in Making Sacrifices: Visions of Sacrifice in European and American Cultures (Opfer bringen: Opfervorstellungen in europäischen und amerikanischen Kulturen), ed. Nicholas Brooks, Gregor Thuswaldner, Vienna (New Academic Press) 2016, pp. 66-86.
Since antiquity, the heroic fight to the last of King Leonidas and his three-hundred Spartans against the overwhelming military might of the Persian Empire in 460 B.C. has often been considered the ultimate expression of sacrificial patriotism, and Simonides’ epitaph to the fallen heroes has since graced countless European war memorials, as well as inspiring myriad military orations. More recently, Zack Snyder’s reinvention of the Thermopylae myth in the film 300 (2007) has stimulated controversy and heated debate concerning the politicisation of notions of ‘Western civilisation versus Oriental evil’, and their possible value to the U.S. administration during the aftermath of 9/11 and the continuing war in Iraq.
This article explores the juxtaposition of supposedly ‘ancient’ and ‘modern’ notions of patriotic self-sacrifice which were employed in German military propaganda during the twentieth century, focusing on the recurrent trope of the Spartans’ Thermopylaean sacrifice as a paradigm for contemporary martial endeavours, especially during the Second World War. In particular, it considers the extent to which such legitimising propaganda was accepted or rejected by its intended audiences, principally in the context of military education. As Roderick Watt has highlighted in his discussion of the collocation of the Battle of Stalingrad with Thermopylae in Nazi propaganda, many works of post-war German literature betray a marked disillusionment and resentment towards this theme; this pattern also finds recent expression in the autobiographies and recollections of a number of ex-pupils of National Socialist elite schools, for whom the propagandisation of Thermopylae had been a prominent theme, both in academic lessons, and in extracurricular contexts – such as ceremonies for the war-dead.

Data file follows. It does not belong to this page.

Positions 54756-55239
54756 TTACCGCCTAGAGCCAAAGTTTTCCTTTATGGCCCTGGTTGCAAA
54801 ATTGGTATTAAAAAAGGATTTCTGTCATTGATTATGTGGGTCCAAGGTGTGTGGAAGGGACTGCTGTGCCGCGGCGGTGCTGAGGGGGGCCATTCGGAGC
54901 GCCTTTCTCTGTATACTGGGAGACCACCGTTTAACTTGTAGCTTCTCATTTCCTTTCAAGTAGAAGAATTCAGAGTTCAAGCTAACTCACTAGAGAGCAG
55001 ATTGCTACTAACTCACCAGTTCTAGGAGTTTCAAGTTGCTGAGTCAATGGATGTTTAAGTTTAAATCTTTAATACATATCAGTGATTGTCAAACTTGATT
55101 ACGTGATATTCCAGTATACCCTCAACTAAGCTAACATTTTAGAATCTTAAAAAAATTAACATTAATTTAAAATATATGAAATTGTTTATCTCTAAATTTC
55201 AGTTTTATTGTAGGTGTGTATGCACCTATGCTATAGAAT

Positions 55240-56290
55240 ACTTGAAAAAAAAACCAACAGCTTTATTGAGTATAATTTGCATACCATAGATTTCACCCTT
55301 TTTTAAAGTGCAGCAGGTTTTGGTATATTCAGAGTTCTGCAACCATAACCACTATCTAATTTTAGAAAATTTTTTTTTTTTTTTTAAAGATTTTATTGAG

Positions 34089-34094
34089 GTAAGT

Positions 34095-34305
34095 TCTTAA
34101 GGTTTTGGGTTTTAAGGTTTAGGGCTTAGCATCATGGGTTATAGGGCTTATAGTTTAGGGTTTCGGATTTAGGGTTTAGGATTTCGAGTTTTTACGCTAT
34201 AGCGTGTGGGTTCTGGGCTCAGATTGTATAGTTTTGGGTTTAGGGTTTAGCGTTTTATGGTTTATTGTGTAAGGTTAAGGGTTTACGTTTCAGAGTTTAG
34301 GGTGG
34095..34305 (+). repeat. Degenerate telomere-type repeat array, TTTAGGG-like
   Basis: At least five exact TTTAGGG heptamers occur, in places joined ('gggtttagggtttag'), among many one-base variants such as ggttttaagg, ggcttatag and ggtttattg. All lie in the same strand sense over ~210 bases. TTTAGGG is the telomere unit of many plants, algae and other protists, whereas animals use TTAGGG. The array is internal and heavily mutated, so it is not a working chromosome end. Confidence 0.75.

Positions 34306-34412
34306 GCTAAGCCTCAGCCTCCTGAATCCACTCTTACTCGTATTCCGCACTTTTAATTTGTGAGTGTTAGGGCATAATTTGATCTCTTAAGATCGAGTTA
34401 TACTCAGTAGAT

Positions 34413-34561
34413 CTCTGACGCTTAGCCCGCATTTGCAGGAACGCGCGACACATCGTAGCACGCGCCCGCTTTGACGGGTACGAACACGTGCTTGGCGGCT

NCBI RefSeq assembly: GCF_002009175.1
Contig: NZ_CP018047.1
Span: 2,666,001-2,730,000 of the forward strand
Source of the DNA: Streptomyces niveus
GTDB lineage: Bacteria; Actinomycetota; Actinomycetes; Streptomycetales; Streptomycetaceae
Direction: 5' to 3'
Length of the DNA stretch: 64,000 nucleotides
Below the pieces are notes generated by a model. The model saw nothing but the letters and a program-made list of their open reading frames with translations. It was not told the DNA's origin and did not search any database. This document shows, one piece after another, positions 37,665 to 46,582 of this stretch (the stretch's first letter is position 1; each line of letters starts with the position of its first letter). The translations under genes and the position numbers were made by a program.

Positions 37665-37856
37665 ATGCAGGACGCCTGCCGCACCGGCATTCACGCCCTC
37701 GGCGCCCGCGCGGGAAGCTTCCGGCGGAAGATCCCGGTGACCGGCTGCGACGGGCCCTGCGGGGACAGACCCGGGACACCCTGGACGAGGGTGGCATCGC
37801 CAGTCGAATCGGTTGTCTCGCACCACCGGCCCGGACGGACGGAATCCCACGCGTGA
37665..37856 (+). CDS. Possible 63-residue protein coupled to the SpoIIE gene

Using a selection of these late twentieth-century autobiographies as case-studies, this paper evaluates the ways in which ancient ideals of military self-sacrifice have been variously transformed and transmuted to spur soldiers on in modern martial contexts, and the effectiveness – or otherwise – of such attempts to legitimise contemporary appeals to patriotism by claiming a deep affinity with the mores of Greek antiquity.